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NBA Championships and Buddhist Philosophy

This is my favorite song from the album "All That You Can't Leave Behind" by U2.

So the Los Angeles Lakers won another championship after one of the roughest, hardest played, most intense games that I have ever seen. I felt like I was watching something in between a football game and a wrestling match (with some basketball thrown in). This game, along with the entire season, seemed so important when it was taking place, with the stakes particularly high because the Lakers were facing their ultimate rival, the Boston Celtics. This was a competition over future bragging rights as the greatest NBA franchise in history. Even Kobe Bryant, a guy known for being calm under pressure, would later admit that this game made him nervous. (He sure looked it; although it is hard to score when guys are constantly hanging all over you.)

You would think, therefore, that when the buzzer finally sounded, I would feel a sense of jubilation. After sweating through another wild season, and seeing those hated Celtics finally go down, I should have been overjoyed. Experiencing this moment was what it was all about, right? Strangely, what I felt was mostly a sense of relief. Some joy did begin to appear as the championship sunk in, but the thrill of ultimate victory was nowhere near as intense as some of the emotions experienced during the course of the season. So what is my problem? Have I been spoiled by the many previous Lakers championships over the years? Are negative emotions, particularly the fear of defeat, more powerful than the positive feelings of victory?

Like another recent post that mentioned basketball, this is not merely a self-analysis of Paul Swendson: psychotic sports fan. Believe it or not, there is a life lesson here. At many times in the past, when I have looked forward with great anticipation toward getting some object or having some experience, it turned out that finally possessing that item or achieving that goal was not quite as gratifying as I had expected. When I was a kid, there were times where I just had to have a certain toy, video game, electronic device, or some other thing. If I could just get my hands on it, then I would be forever satisfied. Then, if I finally got that special item, it was awesome (for a while). Of course, eventually it would be clear that possessing that ultimate object did not make life perfect. Therefore, only one logical course of action remained: get that next perfect thing. Then, as you have already figured out, the cycle of desiring and ultimate disappointment would continue.

I have also had similar experiences when traveling to different places, watching the latest blockbuster movie, or even getting married. Now I am not saying that these have been negative experiences. (So don’t go running to my wife to tell on me.) Like NBA championships and cool toys for Christmas, these are all parts of a long list of great memories. Still, no single acquisition or experience has ever been completely fulfilling, in itself, for any extended period of time. Somehow, I always fall back into day-to-day life, and I continue to be the same guy with all of his typical flaws and desires. I can guarantee you that when the next NBA season rolls around, even though the Lakers have won back-to-back championships (again), I will get pissed off every time that they lose a game. “What has anyone or anything done for me lately?” This could probably be written as an epitaph for the entire human race.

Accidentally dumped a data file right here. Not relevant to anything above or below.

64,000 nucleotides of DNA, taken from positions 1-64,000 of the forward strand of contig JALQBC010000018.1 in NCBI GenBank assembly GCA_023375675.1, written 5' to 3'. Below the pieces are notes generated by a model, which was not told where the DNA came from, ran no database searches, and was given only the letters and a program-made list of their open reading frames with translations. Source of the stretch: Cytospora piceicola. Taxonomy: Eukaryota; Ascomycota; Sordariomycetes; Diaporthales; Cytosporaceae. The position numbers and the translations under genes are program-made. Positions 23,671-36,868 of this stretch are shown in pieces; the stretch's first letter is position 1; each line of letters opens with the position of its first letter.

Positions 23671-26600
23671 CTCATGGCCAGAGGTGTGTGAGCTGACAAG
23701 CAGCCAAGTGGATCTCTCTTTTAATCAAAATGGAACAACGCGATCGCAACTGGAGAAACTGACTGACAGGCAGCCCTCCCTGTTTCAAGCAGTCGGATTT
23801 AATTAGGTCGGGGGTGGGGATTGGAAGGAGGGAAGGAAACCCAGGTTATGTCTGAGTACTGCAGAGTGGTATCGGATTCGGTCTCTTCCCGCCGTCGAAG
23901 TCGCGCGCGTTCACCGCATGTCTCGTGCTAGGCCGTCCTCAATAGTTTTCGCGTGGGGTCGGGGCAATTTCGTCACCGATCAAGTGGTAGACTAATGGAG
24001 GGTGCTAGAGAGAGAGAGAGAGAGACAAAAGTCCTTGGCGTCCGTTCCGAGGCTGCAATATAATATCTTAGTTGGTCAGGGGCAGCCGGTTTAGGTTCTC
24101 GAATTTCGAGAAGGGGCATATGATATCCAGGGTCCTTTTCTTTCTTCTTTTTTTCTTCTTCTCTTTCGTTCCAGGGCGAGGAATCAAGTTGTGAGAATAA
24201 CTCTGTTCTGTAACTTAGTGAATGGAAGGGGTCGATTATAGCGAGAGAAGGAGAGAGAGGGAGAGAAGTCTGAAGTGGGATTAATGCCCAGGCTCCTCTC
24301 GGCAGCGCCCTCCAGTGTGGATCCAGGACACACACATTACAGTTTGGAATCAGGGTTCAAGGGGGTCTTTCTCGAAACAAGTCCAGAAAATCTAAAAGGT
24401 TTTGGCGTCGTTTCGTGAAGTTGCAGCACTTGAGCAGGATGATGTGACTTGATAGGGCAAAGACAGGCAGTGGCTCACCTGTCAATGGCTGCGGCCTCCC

I do not remotely pretend to be an expert on Buddhism. My understanding, however, is that its original founder taught that all suffering ultimately comes from human desire. Human beings want things, and in some cases they do not get what they want, creating pain and suffering. The big problem, however, is that even when we get what we want, we will still be unsatisfied. Buddhism, like Hinduism, teaches that the world we experience is essentially an illusion, so the things that we become attached to in this illusory world can never satisfy us. The only thing that we can do, therefore, is to work toward eliminating desire. “The Eightfold Path” is the original self-help program, laying out a clear process toward the promotion of self-discipline with the ultimate goal of eliminating all desire.

Buddhism in its original form, however, is very hard, and most of us don’t have the time or the temperament to detach ourselves from the world and become a monk. What we can do, however, is grow a bit wiser as we age and stop looking for that amazing object, event, or person that is going to make everything just right. In other words, we have to stop behaving like children who are looking for that next perfect toy. Real joy comes from finding moments of fulfillment in everyday existence; from not being too attached or expecting too much from people, objects, and events; from looking beyond our selfish desires; and from realizing that life is about the journey, not just the destination. As I know from learning and re-learning these lessons hundreds of times, it is easier said than done.

1 comment:

  1. Sometimes the disappointment comes from the fact that the event is over. Christmas comes with high expectations and it's a whirlwind of fun. Then it's over. Same with the wedding. Brides, especially, lose sight in planning for the big event that there's a life beyond - this tough thing called marriage.

    As far as not feeling euphoria after the game, that's because you're rooting for the wrong team and there were some questionable calls in the fourth-quarter. Seriously, maybe it's also because the season is over. Now that the season goes into most of June, I've gotten pretty used to basketball nearly always being on.

    You should read The Paradox of Choice.


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